Wednesday, October 22, 2008

Missing the point

A New York Times article about people picking and choosing which prescriptions to fill was interesting.

AHEM. I never give medical advice. I'm not that sort of doctor! If any of this sounds like medical advice, well, it ain't.

Obviously, it really stinks that someone would be forced to choose between needed medicines and groceries, but then I started looking at the specific drugs given as examples. Here's what's specifically listed.

Lipitor is a statin. It is on patent for several more years, and so it is expen$ive. (About $100/month, depending on dose.) But Lipitor is just one of many me-too drugs. A very thoroughly marketed me-too, but not necessarily anything special. There are other options on generic statins, and it isn't hard to find a pharmacy doing $10 for 3 months of generics. (Walmart, Target, others...) And statins are good candidates for pill-splitting, which could lower the cost even further. (Pill-splitting is where the doctor prescribes tablets at twice the strength and then you take half tablets, which means that "90 days" of pills actually lasts 180.)

Provigil is under patent under bizarre circumstances, but I can't reconcile the numbers in the NY Times article. ("costing $1,695 every three months") with what I'm seeing. It is usally taken once daily, and I show a 90 day supply (mail order) running about $750 for the higher of the two available doses. (That means that if it can be split, that $750 could actually buy a 180 day supply if she doesn't need the higher dose, but I'm not sure if this one is actually safely splittable.) $250/month or $125/month (if split) is still a mighty big number, but it doesn't rival $1695 per 3 months!

Unfortunately, all the other examples aren't specific about the drugs involved.

Do I have a point here? Yes, actually I do, and here it is:

Some of what makes prescription drugs ghastly expensive is crappy prescribing habits. Doctors have almost precisely zero motivation to prescribe the cheaper generic, since they don't pay for the prescription. Doctors get hounded by drug reps to prescribe what they're touting as the newest, latest, greatest drug, when often there's something equally good (and with far more safety data) already available off-patent.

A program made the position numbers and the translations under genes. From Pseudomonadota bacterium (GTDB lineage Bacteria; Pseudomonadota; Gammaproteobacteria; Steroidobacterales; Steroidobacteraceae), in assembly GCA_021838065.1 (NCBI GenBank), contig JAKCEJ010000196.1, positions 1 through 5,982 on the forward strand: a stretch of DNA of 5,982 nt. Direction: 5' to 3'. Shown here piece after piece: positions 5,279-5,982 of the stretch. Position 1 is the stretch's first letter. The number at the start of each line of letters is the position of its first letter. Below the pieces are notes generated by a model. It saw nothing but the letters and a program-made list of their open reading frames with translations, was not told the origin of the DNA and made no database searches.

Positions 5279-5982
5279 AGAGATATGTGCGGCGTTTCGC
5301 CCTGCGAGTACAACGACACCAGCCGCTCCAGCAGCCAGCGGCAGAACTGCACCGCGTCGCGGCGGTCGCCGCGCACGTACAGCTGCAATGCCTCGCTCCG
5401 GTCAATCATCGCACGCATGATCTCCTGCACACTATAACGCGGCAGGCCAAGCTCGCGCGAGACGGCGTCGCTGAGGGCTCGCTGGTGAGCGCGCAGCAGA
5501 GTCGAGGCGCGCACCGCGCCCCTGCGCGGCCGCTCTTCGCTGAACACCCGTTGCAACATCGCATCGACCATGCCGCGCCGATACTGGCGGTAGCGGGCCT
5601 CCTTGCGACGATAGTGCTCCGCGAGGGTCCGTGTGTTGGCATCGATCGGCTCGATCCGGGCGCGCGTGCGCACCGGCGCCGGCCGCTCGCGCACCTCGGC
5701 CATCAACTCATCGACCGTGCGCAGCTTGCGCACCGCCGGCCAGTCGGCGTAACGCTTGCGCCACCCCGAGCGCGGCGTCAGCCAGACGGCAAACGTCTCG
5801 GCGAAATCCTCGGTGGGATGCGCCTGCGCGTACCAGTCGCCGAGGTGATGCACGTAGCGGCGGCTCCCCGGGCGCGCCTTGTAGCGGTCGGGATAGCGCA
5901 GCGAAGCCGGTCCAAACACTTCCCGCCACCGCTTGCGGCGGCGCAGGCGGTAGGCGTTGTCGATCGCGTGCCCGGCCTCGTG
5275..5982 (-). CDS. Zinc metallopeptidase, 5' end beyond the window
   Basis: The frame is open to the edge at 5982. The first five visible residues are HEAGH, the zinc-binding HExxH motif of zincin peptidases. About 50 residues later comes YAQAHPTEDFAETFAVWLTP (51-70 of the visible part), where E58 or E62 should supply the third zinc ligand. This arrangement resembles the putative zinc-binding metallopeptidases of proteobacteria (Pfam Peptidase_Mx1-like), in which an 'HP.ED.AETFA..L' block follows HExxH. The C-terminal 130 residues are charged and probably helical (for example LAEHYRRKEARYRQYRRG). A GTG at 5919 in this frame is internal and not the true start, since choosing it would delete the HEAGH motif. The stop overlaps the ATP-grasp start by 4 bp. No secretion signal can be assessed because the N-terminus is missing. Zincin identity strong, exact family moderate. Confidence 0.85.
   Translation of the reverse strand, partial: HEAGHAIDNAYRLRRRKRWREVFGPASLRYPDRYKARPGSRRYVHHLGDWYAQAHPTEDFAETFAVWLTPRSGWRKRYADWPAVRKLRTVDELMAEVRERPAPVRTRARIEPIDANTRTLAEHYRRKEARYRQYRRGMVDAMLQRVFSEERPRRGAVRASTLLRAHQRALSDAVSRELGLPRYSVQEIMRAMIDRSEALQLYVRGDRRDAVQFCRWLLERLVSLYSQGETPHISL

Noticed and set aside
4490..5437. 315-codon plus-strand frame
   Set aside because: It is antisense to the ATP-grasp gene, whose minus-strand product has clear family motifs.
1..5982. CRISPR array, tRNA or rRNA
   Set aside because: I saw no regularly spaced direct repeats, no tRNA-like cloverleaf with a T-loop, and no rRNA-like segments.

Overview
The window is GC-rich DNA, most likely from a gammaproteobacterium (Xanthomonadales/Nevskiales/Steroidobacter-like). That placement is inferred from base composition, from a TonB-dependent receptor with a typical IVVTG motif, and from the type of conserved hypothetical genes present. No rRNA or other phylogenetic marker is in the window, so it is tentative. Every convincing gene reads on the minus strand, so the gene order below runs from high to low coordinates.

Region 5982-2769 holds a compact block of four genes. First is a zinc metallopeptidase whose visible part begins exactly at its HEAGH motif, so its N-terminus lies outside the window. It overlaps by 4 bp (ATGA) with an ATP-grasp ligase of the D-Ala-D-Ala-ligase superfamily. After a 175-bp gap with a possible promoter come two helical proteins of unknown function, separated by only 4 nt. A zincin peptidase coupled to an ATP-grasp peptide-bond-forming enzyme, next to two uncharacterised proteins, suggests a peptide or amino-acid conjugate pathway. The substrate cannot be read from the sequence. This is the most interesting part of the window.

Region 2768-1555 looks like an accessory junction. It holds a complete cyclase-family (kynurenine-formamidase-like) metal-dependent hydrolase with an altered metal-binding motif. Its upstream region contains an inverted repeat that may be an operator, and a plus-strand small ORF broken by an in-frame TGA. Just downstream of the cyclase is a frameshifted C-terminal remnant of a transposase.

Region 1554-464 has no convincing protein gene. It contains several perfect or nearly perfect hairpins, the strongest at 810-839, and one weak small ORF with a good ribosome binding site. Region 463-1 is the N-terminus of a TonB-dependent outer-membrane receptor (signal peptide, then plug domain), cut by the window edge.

Too bad the NY Times missed the opportunity to discuss what patients could actually do if they find themselves on unaffordable drugs, besides not filling prescriptions. The Consumer Reports health site has a bunch of information on cheaper alternatives.

While I'm ranting about the pharmaceutical industry, let me point out this article about sampling, and how it harms patients, and this one about kids and free samples. The basic gist is that free samples are only available for drugs on patent, which means that if your doctor "saves you some money" by giving you some samples today, you're going to be paying much more when you finally do fill the prescription for the drug you've started taking as samples.

I think we ought to have universal health care and real prescription drug benefits (with none of this doughnut hole cra-penguin), but any solution is going to have to address this disconnect where the person who decides what to prescribe has no incentive to keep costs down.

OK, now I'm done ranting. Time to grade some more papers.

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